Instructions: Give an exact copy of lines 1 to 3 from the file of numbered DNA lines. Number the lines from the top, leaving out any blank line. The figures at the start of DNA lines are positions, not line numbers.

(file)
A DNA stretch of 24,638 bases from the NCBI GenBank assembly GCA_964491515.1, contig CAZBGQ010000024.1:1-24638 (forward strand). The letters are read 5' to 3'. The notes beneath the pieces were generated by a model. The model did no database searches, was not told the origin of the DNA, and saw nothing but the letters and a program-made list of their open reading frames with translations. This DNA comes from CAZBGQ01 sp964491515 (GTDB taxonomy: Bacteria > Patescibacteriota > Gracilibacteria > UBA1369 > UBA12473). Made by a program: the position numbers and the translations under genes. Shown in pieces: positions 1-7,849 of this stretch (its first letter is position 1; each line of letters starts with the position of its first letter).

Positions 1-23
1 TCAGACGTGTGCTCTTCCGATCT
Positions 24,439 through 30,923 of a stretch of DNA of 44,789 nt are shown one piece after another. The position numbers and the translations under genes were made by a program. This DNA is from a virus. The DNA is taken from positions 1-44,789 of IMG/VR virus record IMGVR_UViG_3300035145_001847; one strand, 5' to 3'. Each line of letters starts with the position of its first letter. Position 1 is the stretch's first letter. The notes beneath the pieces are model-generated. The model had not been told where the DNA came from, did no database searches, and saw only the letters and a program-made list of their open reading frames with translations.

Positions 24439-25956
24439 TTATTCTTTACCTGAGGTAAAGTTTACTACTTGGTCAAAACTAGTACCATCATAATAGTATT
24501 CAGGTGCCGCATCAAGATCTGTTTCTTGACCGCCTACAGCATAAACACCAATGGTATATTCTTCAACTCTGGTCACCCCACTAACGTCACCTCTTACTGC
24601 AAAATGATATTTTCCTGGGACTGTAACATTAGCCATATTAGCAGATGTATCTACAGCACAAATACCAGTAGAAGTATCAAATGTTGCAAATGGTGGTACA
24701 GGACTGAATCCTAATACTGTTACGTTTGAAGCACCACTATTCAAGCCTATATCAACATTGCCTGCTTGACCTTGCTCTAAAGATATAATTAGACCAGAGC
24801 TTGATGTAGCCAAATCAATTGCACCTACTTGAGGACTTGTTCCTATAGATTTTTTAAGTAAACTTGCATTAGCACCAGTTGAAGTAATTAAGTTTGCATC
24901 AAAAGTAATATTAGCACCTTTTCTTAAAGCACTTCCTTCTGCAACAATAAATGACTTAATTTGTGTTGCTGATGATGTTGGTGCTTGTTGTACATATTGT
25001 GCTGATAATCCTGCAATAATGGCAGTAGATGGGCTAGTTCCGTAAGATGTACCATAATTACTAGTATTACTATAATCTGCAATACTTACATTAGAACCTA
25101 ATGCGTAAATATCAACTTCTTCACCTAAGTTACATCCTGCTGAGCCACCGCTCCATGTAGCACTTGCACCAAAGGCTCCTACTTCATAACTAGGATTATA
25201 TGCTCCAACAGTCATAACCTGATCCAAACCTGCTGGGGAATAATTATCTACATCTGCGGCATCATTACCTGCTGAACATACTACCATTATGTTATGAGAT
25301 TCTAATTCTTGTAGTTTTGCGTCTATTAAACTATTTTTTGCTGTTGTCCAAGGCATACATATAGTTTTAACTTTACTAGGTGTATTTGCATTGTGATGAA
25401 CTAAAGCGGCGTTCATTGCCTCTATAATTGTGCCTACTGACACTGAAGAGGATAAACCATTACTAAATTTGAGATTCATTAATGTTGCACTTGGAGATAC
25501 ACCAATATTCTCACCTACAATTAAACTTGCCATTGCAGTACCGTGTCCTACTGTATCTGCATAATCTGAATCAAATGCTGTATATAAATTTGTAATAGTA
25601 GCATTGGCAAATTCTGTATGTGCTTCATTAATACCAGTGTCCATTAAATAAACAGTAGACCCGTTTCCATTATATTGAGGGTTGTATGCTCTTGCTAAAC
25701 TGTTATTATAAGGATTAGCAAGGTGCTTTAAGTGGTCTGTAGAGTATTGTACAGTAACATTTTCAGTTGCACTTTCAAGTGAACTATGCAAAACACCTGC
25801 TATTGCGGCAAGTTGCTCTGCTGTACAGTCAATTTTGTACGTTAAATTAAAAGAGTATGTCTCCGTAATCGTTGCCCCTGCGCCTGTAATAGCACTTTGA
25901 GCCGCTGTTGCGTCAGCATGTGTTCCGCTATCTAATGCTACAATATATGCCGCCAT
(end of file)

A DNA stretch of 24,638 bases from the NCBI GenBank assembly GCA_964491515.1, contig CAZBGQ010000024.1:1-24638 (forward strand). The letters are read 5' to 3'. The notes beneath the pieces were generated by a model. The model did no database searches, was not told the origin of the DNA, and saw nothing but the letters and a program-made list of their open reading frames with translations. This DNA comes from CAZBGQ01 sp964491515 (GTDB taxonomy: Bacteria > Patescibacteriota > Gracilibacteria > UBA1369 > UBA12473). Made by a program: the position numbers and the translations under genes. Shown in pieces: positions 1-7,849 of this stretch (its first letter is position 1; each line of letters starts with the position of its first letter).

Positions 1-23
1 TCAGACGTGTGCTCTTCCGATCT